The by-products of paper and wood products manufacture are already being utilised in many different ways. A good example of this is provided by wood-plastic composites, which are manufactured from paper and plastics that are left unutilised in the value chain of self-adhesive laminate production. Wood-plastic composites will be on display at this year’s World Expo 2010 in Shanghai, where the Finnish pavilion will be clad with modern shingles made out of a wood-plastic composite material.
Waste isn’t garbage – it’s a raw material for new products
The pulp and paper industry has managed to reduce its waste output through substantial increases in the efficiency of materials utilisation. The amount of landfill waste has reduced to a third over the last 15 years while production of pulp and paper has increased 50% in the same time. One-third of the landfill waste produced by the forest industry is made up of ash and one-third of green liquor sludge, which is created in the chemical cycle of pulp making. Utilisation of both these waste fractions is challenging, even though the forest industry has made significant investments into developing opportunities for their use. The most effective way with which to reduce landfill placement of forest industry waste is the improvement of waste utilisation opportunities – also through legislative means such as developing regulations on earthwork and fertilisation.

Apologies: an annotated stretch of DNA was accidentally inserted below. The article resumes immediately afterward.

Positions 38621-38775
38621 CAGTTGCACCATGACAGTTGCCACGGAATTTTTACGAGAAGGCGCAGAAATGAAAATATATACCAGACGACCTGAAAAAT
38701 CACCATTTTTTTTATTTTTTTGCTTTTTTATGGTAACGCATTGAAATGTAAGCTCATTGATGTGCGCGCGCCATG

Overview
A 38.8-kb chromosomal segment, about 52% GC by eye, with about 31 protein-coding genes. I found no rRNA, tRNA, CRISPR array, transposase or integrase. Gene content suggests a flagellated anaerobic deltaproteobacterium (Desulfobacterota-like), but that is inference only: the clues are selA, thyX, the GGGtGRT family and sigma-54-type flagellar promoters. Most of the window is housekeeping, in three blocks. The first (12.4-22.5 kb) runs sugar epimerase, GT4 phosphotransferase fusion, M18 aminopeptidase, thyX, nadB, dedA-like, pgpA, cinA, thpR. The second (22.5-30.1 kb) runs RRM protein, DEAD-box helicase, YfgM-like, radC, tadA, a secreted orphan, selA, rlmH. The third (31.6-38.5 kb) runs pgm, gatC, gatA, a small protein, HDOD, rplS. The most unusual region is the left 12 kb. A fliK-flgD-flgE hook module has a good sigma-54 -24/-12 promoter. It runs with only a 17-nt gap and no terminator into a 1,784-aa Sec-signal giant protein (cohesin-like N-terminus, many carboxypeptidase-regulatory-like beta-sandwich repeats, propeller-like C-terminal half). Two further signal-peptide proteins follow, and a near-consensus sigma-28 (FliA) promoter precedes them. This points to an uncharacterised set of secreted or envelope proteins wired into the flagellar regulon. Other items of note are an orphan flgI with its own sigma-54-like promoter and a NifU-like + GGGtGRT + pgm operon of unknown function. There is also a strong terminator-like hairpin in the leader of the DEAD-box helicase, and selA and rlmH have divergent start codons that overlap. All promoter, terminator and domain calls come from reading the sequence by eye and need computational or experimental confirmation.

Slow processing of applications and classifying by-products as waste weaken opportunities for by-product utilisation
The greatest obstacles to the utilisation of by-products have been the slow processing of applications and the tendency to classify by-products as waste. The new Waste Directive will establish substantially better possibilities for the forest industry to productise its waste materials and by-products. Finnish legislation must apply the Directive’s formulations on by-product determination and its end-of-waste criteria.
The Waste Act promotes waste utilisation
The redrafting of the Waste Act must not include new regulations on material efficiency that would curtail corporate raw material utilisation or the optimisation of production processes. The permit application process should also be kept free of such red tape as well as of other waste reduction regulations. Voluntary improvement of material efficiency will steer companies towards optimum materials and by-product utilisation as the role of some by-products is almost as significant to the production process as that of the actual products.
The waste hierarchy, which governs the priority of waste management, should be established flexibly, i.e. in such a way that allows for exceptions on ecological, economic and social grounds. Lifecycle thinking as provided for in the Directive enables the best possible organisation of waste management.
Paper and wood are renewable, clean and recyclable materials, which is why it is so important that the redrafting of the Waste Act strengthens their position.
Tiina Vuoristo, 040-542 5365,